Author: Nancy Crocker
Publisher: Medallion Press
Type of book: 1910, Missouri, road trip, Model T, Kansas, small towns, travel, racism, boxing match, summer, coming-of-age, plans, blindness, Yellowstone Park, dealing with past, parent-child relationships, Colorado, unexpected opportunities, Wyoming, adventures, Utah, Midwest, colorful and quirky characters
Year it was published: 2014
Missouri, 1910. John Hartmann is graduating from high school under the critical eye of his father and has no idea what options lie beyond the family farm and his small town.
When Paul Bricken, nineteen and blind, buys a brand-new Ford Model T and suggests John drive him to Yellowstone National Park, John jumps at the chance.
He’s less enthusiastic about inviting Henry Brotherton, who’s loud, crude, and a bigot—but Henry’s available both as a second driver and a tough guy who might be helpful in a tight spot.
As the three young men set off on their tumultuous journey, America is preparing for the fight of the century between Jack Johnson and Jim Jeffries—and is headed for its biggest racial upheaval since the Civil War.
With Yellowstone drawing ever closer and tensions rising, Paul, John, and Henry will soon learn there is a great deal they didn’t know about the fledgling American Midwest—or about each other.
The main characters include Paul, John and Henry. Paul is the intelligent yet blind owner of Ford who desires to be seen for more than his blindness and "defects" and he is also more of the peacemaker between Henry and John as well as a voice of reason for when the three of them get into trouble. He also has a big heart and is interested in the boxing match. John is the character that gives the narrative and he seems to be a "mother-hen" type character that is a bit bossy and often is responsible for recalling the small and important details. He is one of the drivers and one that gets the characters out of some troubles. Henry is the tough guy and it seems as if a lot of people gave up on him and have negative impression of him. At beginning Henry is described as a bully and seems to have mentality of following the crowd until he is shown kindness and then begins to change his views. He is protective and clever.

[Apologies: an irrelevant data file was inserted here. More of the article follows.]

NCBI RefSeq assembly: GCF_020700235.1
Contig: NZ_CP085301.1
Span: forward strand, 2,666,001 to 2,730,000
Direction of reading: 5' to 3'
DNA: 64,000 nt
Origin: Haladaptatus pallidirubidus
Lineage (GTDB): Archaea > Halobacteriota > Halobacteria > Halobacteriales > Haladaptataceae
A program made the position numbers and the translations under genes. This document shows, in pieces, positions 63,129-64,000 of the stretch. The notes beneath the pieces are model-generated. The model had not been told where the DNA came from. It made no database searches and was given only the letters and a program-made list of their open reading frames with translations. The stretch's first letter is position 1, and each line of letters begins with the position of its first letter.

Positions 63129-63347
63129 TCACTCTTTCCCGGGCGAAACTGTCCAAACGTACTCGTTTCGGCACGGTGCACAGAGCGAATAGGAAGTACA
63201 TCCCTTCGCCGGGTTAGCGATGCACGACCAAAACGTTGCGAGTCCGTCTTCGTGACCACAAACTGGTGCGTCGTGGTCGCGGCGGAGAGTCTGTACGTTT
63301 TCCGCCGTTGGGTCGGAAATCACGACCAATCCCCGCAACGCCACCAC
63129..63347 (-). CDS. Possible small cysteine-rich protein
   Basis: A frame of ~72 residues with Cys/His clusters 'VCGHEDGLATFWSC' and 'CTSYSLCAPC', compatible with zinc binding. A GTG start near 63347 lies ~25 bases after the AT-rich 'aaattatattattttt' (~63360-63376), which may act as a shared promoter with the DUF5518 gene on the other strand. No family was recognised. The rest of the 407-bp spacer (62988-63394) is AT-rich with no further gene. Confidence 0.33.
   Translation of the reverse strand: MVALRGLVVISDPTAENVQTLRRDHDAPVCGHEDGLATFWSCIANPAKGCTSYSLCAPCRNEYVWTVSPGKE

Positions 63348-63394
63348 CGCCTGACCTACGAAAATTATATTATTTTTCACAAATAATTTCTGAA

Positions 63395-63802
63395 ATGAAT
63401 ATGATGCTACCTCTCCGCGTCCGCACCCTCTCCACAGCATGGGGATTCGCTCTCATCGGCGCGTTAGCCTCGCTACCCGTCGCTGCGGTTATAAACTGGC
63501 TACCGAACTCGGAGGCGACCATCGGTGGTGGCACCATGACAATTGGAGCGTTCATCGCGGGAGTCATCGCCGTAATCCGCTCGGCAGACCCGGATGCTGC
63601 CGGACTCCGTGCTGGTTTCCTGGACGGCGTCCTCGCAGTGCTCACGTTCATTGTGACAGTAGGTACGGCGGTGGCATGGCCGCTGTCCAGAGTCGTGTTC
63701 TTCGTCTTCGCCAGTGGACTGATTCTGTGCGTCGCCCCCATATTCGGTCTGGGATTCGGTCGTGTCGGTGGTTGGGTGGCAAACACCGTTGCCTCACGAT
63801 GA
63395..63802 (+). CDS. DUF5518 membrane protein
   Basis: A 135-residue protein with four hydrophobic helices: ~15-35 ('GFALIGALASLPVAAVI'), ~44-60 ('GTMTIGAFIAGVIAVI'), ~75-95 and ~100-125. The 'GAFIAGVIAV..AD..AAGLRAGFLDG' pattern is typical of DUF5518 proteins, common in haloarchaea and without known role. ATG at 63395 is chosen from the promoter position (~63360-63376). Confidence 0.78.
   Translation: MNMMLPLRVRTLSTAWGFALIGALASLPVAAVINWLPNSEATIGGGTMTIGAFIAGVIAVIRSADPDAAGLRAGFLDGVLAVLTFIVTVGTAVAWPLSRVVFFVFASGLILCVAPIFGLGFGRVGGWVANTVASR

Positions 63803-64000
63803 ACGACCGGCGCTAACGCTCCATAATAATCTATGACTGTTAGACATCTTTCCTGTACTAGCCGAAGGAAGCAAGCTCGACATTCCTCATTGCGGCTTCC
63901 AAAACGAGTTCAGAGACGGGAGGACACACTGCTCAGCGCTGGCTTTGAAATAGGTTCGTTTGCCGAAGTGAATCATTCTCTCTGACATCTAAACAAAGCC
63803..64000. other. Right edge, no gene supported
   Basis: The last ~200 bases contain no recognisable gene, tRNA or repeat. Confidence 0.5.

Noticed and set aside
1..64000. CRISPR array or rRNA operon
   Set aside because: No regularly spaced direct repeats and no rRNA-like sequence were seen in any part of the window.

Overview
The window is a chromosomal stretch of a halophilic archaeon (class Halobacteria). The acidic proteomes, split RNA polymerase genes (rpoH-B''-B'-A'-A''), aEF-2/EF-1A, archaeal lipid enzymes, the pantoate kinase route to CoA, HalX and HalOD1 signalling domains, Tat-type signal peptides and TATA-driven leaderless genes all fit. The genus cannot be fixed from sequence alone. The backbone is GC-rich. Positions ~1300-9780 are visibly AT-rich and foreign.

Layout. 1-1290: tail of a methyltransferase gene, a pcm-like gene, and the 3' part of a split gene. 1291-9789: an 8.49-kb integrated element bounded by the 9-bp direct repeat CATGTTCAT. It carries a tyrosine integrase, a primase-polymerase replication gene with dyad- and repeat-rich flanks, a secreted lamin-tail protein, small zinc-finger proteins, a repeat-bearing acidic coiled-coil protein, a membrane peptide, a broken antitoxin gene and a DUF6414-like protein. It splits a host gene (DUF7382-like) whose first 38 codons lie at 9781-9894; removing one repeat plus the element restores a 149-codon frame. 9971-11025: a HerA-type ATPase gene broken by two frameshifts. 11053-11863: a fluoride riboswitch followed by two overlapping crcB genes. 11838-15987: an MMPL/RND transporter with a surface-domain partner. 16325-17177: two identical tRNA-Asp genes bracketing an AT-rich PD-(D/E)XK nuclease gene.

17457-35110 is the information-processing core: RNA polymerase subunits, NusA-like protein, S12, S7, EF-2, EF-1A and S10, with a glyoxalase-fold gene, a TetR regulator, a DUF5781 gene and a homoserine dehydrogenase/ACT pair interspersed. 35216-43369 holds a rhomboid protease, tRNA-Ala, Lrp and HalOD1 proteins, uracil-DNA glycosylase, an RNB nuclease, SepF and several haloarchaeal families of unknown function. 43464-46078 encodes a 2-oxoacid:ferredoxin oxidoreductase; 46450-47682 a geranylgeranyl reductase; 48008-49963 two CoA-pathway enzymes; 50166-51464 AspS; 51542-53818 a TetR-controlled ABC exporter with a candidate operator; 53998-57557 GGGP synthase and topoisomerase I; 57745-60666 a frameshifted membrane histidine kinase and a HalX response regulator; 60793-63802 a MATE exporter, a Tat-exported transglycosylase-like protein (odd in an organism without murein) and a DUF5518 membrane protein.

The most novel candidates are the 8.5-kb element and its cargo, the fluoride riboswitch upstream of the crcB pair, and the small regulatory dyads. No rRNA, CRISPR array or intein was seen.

Don't squander learning opportunities and don't give up
The story is in first person narrative from John's point of view and is set chronologically. While there is some focus on character growth, I feel that a lot of focus is on the action as well as the towns that the characters passed, and the car itself also invites a lot of focus. (I seriously had no idea that tire changes were so frequent back then!) In a way as well, the book invites the readers to explore the past/present connection of racism towards African-Americans and other minorities, and also the importance of finding self through a road trip.
I have to say that the talking/writing style of John took me a chapter or two to get used to. I don't think I expected that type of vernacular. However, once I got used to the vernacular, I found myself really enjoying the story and traveling through small towns and different states on a Ford in 1910 with three male characters. The story has its funny moments when things that can go wrong do go wrong, and it also has its serious moments in terms of black vs white races in a fight that should be the fight of the century, or when one of the characters begins to contemplate lessons he is learning in life. Definitely a coming-of-age story with a lot of realizations and goals about what the men want to do with themselves.
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4 out of 5
(0: Stay away unless a masochist 1: Good for insomnia 2: Horrible but readable; 3: Readable and quickly forgettable, 4: Good, enjoyable 5: Buy it, keep it and never let it go.)